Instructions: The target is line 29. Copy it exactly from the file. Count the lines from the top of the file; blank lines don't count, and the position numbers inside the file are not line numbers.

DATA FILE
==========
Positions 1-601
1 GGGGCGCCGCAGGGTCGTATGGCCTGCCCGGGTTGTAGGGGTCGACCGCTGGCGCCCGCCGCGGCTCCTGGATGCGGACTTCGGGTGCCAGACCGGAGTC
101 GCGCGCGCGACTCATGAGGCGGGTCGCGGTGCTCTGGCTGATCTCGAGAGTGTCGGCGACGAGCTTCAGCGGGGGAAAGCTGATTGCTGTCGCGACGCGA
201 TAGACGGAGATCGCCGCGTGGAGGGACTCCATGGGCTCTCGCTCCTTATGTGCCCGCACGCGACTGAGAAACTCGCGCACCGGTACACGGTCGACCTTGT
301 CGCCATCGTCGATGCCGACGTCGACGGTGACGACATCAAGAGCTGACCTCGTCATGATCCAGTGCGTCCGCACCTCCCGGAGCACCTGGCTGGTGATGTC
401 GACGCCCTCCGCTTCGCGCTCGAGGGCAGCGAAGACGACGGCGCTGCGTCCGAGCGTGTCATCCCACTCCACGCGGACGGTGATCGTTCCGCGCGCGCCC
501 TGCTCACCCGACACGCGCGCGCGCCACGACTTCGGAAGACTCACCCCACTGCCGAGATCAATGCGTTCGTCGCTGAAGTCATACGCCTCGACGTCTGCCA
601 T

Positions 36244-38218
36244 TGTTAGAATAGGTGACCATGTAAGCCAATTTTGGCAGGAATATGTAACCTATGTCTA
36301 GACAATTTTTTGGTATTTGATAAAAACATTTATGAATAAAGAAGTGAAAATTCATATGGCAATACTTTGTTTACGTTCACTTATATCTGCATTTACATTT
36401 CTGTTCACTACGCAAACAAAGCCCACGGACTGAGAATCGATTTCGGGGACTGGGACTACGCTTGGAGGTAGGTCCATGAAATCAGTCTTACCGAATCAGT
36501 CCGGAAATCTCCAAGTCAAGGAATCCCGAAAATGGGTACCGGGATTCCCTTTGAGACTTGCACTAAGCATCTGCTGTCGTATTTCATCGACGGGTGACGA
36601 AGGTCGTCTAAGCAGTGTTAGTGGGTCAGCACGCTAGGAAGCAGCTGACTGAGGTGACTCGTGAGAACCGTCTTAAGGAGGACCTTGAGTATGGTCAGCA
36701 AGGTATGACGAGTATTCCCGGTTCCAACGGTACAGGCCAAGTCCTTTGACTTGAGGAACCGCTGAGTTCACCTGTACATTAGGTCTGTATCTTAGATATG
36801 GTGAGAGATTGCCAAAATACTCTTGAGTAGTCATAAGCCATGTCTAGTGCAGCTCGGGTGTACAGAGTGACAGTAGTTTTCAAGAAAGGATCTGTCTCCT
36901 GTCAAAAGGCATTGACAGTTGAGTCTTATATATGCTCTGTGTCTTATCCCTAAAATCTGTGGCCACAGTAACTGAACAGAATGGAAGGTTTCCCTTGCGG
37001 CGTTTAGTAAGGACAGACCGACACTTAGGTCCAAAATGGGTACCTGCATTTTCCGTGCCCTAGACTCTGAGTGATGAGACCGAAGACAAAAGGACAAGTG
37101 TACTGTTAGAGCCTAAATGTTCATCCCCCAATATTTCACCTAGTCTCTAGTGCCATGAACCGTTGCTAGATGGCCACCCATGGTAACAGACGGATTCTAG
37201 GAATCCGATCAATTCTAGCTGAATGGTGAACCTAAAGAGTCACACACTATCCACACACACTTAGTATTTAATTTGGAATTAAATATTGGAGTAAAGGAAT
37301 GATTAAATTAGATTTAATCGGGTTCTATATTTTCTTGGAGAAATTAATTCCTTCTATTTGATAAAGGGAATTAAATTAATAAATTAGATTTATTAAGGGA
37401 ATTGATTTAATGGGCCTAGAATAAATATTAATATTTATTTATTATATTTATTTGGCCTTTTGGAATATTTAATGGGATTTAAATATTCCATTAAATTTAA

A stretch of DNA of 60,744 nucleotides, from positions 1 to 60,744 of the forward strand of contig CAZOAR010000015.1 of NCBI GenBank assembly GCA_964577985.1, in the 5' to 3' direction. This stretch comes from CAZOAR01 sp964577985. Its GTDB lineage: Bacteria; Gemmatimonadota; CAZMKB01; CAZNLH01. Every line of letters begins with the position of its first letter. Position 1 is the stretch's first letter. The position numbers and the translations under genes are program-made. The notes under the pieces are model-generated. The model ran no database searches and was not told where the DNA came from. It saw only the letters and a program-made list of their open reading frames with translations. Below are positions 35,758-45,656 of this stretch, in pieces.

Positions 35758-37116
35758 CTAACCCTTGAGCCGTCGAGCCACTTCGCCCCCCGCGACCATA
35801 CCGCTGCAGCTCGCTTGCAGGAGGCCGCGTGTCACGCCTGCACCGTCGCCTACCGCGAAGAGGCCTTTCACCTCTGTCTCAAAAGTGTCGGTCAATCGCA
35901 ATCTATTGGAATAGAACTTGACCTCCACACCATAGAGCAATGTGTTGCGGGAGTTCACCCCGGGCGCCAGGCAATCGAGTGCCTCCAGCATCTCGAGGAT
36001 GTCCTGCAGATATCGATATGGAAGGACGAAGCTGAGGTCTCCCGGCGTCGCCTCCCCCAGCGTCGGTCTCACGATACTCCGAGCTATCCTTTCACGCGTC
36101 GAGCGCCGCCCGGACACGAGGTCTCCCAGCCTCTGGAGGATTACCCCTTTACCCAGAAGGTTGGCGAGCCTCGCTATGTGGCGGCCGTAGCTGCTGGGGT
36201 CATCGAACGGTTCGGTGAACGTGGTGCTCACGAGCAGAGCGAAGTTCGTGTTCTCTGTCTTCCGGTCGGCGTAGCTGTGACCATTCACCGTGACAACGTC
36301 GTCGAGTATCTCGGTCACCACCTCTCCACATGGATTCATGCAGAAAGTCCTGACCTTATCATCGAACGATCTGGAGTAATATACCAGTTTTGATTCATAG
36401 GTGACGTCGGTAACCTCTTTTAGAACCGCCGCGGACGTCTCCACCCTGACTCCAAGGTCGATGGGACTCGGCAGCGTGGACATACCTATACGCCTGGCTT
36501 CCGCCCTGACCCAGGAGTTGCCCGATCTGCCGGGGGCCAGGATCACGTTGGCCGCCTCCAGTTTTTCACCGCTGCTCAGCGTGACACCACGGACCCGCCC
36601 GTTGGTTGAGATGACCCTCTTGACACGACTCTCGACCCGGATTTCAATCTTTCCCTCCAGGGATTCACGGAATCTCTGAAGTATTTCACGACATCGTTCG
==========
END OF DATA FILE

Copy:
36101 GAGCGCCGCCCGGACACGAGGTCTCCCAGCCTCTGGAGGATTACCCCTTTACCCAGAAGGTTGGCGAGCCTCGCTATGTGGCGGCCGTAGCTGCTGGGGT